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## PMI's Effective Rate

Note: You can use any financial calculator to do this problem, but if you want the BEST, you can get our 10bii Financial Calculator for iOS, Android, Mac, and Windows!
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THE SCENARIO Primary Mortgage Insurance, or PMI, is a type of insurance that makes it more expensive to buy a house if you don't have a big enough down payment. Even if you get a really good rate on your mortgage, PMI can increase the effective rate to the point where maybe it's not so great anymore. The question: If I borrow \$365,000 to buy a house with a 30-year, fully amortizing mortgage at 3.5% interest (this rate was available in the 2012 - 2013 time frame), and PMI increases my payment by \$300 per month, what's my effective rate* on my mortgage? * Here, I'm only talking 'effective rate' in terms of the payment I have to make each month, not the rate of amortization, which is faster in the early years when the rate is lower.
THE SOLUTION This one has two parts.
1. Figure out my payment without PMI
2. Figure out the effective interest rate once PMI is added in
First things first, make sure the calculator is using 12 Payments per Year. Step 1: What's my payment? N: 360 (It's a 30-year mortgage) I/YR: 3.5 (The rate is 3.5%) PV: 365,000 (I borrowed \$365,000) PMT: (This is what I'm trying to find) FV: 0 (It amortizes fully)

The monthly payment on my mortgage without PMI is \$1,639.01.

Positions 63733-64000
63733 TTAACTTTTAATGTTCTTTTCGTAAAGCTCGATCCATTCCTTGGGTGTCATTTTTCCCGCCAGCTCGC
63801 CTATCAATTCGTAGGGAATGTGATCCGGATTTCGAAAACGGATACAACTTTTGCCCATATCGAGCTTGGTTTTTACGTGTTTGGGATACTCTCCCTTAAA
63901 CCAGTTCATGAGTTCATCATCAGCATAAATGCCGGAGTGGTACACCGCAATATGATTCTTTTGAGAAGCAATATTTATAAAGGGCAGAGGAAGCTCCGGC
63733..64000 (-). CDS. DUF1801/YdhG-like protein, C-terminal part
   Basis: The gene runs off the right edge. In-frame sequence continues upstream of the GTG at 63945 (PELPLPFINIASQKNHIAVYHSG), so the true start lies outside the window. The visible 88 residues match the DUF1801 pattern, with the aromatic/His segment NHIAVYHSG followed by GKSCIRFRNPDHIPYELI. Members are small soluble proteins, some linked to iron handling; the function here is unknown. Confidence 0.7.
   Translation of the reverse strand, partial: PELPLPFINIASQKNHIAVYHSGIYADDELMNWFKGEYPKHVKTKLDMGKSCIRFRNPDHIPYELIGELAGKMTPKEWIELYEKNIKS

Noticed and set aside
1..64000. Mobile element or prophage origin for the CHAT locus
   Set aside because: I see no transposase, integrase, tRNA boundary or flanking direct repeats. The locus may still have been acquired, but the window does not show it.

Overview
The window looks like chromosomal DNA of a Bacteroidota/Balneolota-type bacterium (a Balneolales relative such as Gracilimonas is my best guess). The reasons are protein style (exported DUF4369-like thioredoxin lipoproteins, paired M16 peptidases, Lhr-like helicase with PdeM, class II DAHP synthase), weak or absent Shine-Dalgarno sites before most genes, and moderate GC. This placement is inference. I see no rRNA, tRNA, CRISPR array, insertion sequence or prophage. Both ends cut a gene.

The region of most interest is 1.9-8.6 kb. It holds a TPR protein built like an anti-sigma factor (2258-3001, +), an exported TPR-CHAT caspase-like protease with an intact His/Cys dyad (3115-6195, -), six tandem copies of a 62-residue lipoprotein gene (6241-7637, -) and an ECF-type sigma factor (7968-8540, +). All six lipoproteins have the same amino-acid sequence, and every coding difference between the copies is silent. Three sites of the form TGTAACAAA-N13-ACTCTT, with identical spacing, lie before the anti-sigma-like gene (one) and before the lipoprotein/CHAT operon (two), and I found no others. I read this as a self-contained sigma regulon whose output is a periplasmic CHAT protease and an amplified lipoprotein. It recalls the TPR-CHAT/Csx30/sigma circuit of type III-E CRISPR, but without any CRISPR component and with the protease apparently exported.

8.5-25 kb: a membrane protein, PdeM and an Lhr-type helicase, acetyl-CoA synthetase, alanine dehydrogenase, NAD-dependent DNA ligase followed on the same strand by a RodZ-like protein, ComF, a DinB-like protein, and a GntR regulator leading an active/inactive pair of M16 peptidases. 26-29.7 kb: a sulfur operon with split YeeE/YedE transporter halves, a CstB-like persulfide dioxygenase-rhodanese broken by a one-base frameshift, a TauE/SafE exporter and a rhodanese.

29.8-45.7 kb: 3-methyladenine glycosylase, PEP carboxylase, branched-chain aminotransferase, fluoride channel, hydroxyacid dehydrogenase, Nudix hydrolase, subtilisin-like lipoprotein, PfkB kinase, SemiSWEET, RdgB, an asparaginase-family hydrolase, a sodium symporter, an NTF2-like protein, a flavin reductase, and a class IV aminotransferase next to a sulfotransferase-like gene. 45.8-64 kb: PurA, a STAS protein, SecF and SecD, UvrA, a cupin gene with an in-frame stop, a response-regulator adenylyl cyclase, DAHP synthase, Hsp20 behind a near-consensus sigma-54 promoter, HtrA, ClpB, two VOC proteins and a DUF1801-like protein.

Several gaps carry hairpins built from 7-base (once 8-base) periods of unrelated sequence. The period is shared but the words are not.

Step 2: What's my effective rate? N: 360 (It's a 30-year mortgage) I/YR: (This is what I'm trying to find) PV: 365,000 (I borrowed \$365,000) PMT: -1,939.01 (This is my \$300 PMI payment added to my \$1,639.01 mortgage payment) FV: 0 (It amortizes fully)

The increased payment due to PMI brings my effective interest rate up to 4.91%, nearly one and a half percentage points higher than the rate my bank is charging me.

I'm not a fan of PMI for many reasons, and this is one of them - it makes your mortgage more expensive, which means that it's more likely that you'll default on the payments, which is the exact thing PMI is supposed to insure against. Sometimes, though, accepting PMI is the only way to get a mortgage - saving up a huge down payment is time-consuming and difficult, and during the time you're doing it, you'll still want to have a place to live. So paying PMI can be considered to be a necessary evil, unavoidable as it sometimes is.

What do you think? Would you bite the bullet and get the loan with PMI attached in order to get into a house? Or would you tough it out as a renter for several more years until you've pulled together enough for a big enough down payment that you wouldn't have to pay PMI? Or would you choose a third option? Let us know in the comments!